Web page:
When it comes to insuring a healthy future for arts and culture in Philadelphia, does it really matter who becomes the next mayor?
The answer is important because, like a prospector who discovers a gold mine then watches others pull riches from it, the Philadelphia arts and culture community has been looking around and wondering when its turn will come.
Center City is a boomtown, its vibrant street life and desirable real estate in large part a consequence of arts pioneers taking a chance on new facilities and expanded missions more than two decades ago. Yet even as the city's riches have grown, support for arts and culture groups has not kept pace. Many are struggling. A few, such as Dance/USA Philadelphia and the Philadelphia Singers, are folding.
Attempts to establish a dedicated public funding source for arts groups have been thwarted, while the plight of pensions and schools looms large. Even the staunchest arts supporters pondering a new source of revenue can see what they're up against.
"How can we approach any of these questions, given that the city has essentially no money and its pension is underfunded by billions?" asks Richard Vague, the Philadelphia investor and president of the FringeArts board.
But approach these questions the arts community must - survival depends on it - and the city's arts leadership is feeling frustration with the candidates as precious time slips away before the May 19 primary.
Candidates' positions range from Doug Oliver's "round it up" program - ask customers to contribute change from purchases to boost the Philadelphia Cultural Fund, and possibly restrict its funding to institutions with at least a 25 percent "economically disadvantaged" audience - to Anthony Hardy Williams' pledge to secure a dedicated revenue stream for the arts and culture sector. The city's current arts spending totals $7.5 million, for everything from public libraries to repairs to the Please Touch Museum's dome.
Many left an April 22 arts forum with the seven candidates feeling deflated by the wan answers.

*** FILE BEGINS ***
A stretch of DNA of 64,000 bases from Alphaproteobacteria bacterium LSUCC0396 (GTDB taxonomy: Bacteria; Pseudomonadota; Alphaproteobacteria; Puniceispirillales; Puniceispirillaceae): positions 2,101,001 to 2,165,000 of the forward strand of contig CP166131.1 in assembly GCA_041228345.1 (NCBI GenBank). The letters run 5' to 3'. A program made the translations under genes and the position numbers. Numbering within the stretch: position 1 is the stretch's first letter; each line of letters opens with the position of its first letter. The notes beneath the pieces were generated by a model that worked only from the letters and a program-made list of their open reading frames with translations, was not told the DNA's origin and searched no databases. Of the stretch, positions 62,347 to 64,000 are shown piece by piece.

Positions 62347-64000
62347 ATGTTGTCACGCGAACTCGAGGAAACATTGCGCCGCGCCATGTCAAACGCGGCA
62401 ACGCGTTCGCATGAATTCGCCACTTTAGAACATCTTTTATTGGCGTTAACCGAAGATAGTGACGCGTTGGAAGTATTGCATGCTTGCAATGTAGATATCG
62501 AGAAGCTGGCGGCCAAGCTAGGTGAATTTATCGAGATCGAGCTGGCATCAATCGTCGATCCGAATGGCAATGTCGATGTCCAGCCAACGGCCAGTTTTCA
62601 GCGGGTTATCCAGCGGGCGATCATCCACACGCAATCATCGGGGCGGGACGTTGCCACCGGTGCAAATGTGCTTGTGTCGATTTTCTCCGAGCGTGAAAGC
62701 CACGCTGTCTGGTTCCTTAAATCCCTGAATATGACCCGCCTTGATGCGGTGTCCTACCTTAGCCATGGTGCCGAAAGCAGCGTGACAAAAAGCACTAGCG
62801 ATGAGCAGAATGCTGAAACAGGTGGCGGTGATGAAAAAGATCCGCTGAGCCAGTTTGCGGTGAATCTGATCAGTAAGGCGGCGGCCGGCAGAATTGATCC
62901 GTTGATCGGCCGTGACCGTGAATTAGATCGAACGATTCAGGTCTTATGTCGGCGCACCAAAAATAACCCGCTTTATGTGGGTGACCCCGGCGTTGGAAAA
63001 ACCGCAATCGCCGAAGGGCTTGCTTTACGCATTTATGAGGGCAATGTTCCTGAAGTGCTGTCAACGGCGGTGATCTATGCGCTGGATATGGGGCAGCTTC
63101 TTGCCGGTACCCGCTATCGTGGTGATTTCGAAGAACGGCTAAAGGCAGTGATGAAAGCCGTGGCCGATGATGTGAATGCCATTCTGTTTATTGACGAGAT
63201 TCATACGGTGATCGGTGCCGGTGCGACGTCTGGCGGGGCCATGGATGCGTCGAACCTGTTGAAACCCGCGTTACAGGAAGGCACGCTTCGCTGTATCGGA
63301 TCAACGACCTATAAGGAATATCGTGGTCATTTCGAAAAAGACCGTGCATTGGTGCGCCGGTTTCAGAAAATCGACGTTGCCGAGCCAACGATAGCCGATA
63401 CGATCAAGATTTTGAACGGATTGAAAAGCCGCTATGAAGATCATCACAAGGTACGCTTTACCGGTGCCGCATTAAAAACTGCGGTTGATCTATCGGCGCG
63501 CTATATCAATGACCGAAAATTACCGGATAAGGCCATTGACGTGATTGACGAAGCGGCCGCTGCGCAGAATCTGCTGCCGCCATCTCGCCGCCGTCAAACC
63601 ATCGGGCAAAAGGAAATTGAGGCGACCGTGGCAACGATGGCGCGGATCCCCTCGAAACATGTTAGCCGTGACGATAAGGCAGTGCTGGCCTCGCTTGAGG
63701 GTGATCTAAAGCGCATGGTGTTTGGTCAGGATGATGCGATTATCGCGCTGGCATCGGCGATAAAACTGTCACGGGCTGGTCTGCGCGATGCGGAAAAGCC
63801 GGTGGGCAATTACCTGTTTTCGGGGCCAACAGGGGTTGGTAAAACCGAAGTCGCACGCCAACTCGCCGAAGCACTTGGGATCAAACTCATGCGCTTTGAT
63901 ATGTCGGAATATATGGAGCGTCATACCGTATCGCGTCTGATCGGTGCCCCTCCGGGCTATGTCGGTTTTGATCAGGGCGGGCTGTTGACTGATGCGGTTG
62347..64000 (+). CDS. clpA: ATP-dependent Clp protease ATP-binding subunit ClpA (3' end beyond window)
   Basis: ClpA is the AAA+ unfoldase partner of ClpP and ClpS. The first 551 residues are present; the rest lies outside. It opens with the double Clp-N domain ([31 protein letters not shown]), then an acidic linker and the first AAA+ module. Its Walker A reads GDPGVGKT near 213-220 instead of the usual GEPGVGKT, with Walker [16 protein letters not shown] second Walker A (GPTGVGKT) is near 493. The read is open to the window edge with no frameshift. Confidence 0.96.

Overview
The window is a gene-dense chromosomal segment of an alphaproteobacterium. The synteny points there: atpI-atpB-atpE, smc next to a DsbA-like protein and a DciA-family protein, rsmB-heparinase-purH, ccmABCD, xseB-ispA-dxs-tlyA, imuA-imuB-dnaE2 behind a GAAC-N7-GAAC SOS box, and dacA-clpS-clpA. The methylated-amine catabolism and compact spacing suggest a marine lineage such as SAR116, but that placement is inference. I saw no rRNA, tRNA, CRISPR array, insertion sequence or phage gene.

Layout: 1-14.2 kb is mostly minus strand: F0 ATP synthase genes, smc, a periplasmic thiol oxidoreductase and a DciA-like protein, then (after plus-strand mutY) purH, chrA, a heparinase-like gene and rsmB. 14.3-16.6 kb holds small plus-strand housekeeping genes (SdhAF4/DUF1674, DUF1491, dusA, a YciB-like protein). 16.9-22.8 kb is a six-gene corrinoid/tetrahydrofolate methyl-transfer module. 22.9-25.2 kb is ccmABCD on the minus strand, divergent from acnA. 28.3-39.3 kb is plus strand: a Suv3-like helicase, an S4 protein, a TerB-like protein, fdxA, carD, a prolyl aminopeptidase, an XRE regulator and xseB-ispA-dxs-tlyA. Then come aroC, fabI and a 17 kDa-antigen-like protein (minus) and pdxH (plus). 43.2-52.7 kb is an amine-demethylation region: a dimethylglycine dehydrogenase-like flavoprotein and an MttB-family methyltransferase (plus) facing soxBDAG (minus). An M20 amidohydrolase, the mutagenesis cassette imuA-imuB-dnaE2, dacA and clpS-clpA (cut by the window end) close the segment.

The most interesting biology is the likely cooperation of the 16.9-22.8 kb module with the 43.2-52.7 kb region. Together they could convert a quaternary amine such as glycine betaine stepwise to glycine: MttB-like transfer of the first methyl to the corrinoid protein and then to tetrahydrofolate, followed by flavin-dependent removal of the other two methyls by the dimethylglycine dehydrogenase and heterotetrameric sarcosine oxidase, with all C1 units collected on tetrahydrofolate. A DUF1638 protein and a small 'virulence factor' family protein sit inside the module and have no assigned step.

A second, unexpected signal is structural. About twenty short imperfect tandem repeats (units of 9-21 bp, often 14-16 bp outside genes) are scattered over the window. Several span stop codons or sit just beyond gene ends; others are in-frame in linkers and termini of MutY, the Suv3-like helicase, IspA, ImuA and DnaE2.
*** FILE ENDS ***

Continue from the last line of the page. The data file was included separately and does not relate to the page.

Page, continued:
"The candidates didn't really have positions or policies on the arts. They were vague. Their collective knowledge of arts education was pathetic," said Beth-Ellen Kroop, a longtime arts and political consultant who worked with Frank Rizzo on his 1987 mayoral campaign. "They generally agreed that dedicated regional funding for the arts was a good thing."
But does it matter what the candidates say? Can a mayor really create a more hospitable environment for arts and culture?
Actually, yes. Mayor Nutter reestablished the city's moribund Office of Arts, Culture and the Creative Economy. Ed Rendell and Marjorie O. Rendell were tireless fund-raisers for various arts projects, among them the Kimmel Center and the Avenue of the Arts. John Street took on $68.6 million in bond debt to pay for badly needed maintenance and renovations to arts facilities.
"Being the lead cheerleader, supporter and rainmaker is critical, as well as having an accessible administration who are involved in the cultural life of the city," says Cathryn Coate, former head of the Greater Philadelphia Cultural Alliance (GPCA), who was key in getting Rendell interested in the arts.
"A good mayor can create an atmosphere where a kid from anywhere in Philadelphia feels welcome and safe in any museum or theater - and knows how to get there." Coate says. "Celebrating our artists the way we celebrate our sports heroes is another way to provide this kind of leadership. We have a lot of Mo'nes out there."
Still, without any help from the mayor's office, the arts community has some well-developed ideas about what it needs if it is to continue as an economic engine that contributes $3.3 billion to the region's economy each year, according to GPCA. And the next mayor would be wise to heed them, lest the sector - and the jobs and tax revenue it generates - wither.